Sarah Dewees, First Nations’ senior director of research, policy and asset-building programs, said, “We acknowledge that tax-preparation firms can provide a valuable service, but we expect them to act ethically and in the best interest of their customers. Our research suggests this is not always the case, and instead tax preparers are taking advantage of some Native American tax filers.” Dewees will present the findings in San Antonio, Texas, on October 15, 2012, at the Ninth Annual Native Gathering during the Opportunity Finance Network conference.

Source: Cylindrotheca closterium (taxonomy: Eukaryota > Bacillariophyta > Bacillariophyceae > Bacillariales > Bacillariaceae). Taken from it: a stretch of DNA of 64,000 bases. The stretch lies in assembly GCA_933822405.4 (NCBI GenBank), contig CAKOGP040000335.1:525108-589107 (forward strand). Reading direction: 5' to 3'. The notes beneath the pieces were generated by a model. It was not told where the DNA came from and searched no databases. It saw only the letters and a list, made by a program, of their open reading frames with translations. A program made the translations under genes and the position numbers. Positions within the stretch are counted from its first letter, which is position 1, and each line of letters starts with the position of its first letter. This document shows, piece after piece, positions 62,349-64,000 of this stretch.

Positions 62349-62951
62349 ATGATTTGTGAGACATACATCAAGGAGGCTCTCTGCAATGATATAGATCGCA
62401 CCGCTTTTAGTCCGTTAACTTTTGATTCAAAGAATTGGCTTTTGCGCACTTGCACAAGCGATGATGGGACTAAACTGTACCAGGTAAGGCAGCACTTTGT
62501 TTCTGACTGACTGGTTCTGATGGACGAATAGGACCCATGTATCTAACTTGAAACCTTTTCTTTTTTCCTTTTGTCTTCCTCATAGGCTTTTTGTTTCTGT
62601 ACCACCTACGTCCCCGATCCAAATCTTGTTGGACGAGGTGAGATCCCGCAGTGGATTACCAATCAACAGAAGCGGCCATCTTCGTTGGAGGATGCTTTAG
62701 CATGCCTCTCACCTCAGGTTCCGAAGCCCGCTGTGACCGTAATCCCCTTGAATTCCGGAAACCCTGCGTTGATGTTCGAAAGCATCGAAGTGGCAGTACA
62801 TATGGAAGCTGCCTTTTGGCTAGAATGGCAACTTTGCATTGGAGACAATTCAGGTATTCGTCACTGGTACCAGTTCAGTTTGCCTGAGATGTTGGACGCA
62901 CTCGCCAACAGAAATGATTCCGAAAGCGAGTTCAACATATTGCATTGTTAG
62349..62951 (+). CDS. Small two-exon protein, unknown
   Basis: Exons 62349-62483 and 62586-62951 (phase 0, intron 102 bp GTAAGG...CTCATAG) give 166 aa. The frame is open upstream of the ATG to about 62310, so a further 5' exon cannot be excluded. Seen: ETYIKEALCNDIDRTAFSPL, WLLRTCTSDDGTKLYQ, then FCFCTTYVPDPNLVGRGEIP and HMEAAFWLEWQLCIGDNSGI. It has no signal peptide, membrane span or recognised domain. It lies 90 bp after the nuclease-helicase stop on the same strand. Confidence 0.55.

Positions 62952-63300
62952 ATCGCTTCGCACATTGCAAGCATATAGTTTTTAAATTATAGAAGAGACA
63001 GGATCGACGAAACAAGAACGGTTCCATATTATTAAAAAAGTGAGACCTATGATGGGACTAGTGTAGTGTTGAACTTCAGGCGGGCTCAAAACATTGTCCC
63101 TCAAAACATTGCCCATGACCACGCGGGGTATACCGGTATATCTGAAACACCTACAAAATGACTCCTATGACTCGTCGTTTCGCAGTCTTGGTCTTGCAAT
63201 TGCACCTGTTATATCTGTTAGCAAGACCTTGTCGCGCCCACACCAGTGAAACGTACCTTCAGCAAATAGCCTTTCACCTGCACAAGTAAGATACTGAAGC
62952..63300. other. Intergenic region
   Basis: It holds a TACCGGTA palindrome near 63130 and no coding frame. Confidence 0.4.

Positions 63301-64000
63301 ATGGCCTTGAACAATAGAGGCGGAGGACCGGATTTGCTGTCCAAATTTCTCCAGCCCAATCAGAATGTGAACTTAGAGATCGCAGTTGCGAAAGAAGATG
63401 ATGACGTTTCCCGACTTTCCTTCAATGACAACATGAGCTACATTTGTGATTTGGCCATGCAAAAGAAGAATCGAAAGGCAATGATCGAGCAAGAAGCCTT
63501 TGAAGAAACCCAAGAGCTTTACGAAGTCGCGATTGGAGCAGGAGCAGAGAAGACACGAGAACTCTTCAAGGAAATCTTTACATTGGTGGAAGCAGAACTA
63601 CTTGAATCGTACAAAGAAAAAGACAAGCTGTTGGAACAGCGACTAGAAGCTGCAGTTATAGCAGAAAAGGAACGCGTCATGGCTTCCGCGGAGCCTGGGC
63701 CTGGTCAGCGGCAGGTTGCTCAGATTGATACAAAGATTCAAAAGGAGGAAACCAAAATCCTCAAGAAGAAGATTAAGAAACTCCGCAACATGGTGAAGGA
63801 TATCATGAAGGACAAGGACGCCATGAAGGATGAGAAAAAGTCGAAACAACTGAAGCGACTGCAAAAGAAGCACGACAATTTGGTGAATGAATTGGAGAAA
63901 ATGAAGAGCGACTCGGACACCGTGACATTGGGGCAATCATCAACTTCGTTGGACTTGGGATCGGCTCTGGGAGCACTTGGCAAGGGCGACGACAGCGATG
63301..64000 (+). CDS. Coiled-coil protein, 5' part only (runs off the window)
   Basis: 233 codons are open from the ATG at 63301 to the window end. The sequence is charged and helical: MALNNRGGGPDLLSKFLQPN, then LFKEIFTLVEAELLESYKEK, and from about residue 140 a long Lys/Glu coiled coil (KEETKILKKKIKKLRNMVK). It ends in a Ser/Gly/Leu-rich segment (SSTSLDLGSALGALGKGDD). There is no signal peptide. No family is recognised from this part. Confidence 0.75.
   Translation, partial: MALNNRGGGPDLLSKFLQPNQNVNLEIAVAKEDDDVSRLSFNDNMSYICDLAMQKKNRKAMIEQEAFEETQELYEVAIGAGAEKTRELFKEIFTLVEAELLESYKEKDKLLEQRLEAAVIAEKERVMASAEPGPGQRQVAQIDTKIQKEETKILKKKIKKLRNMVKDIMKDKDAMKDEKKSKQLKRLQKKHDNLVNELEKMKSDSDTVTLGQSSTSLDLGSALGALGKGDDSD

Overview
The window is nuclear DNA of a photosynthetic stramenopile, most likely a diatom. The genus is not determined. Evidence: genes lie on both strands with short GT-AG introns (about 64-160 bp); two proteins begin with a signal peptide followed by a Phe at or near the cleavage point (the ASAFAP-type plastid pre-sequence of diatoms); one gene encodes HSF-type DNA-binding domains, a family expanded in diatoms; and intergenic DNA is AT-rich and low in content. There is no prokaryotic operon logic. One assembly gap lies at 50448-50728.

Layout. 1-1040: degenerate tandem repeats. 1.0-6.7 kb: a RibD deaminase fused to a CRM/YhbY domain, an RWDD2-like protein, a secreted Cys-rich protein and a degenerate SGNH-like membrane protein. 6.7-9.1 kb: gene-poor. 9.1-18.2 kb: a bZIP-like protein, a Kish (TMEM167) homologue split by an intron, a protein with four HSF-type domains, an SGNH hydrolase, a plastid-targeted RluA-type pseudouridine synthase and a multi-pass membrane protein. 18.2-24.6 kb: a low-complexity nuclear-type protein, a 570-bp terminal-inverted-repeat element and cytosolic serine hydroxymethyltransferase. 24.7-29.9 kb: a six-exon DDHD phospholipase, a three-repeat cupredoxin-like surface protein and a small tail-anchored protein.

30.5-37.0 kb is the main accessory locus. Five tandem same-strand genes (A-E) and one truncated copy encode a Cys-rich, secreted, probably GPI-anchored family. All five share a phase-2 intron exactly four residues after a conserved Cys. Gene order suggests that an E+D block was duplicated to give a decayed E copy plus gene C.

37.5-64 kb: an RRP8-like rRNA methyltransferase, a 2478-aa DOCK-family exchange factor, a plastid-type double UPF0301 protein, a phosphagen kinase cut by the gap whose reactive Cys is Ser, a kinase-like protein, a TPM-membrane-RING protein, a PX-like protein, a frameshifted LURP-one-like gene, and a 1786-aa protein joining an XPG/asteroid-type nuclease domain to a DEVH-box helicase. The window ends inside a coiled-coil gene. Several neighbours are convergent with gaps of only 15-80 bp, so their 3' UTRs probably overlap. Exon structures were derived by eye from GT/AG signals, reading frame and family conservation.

One of the mystery shoppers, a single mother with three children, applied for a holiday loan against her tax refund in December and had to leave her children’s Social Security cards and birth certificates as “collateral.” She then had her taxes prepared in January and applied for a refund anticipation loan. She called the tax firm three weeks later to see if her refund had come in and was told it hadn’t, even though the IRS website indicated that it had (she was later told that the company needed 10 days to “process” the refund). Under economic pressure because she was recently unemployed, she applied for a third refund loan and ended up paying a total of 15%, or $1,318, in loan fees against her $8,000 refund. She finally got her children’s Social Security cards back in February, but was unable to participate in Toys for Tots during the holiday season because she did not have her children’s cards. This client later filed a complaint with the New Mexico Attorney General’s Office against the tax-preparation firm and received a payment from the firm for the fees associated with the third loan.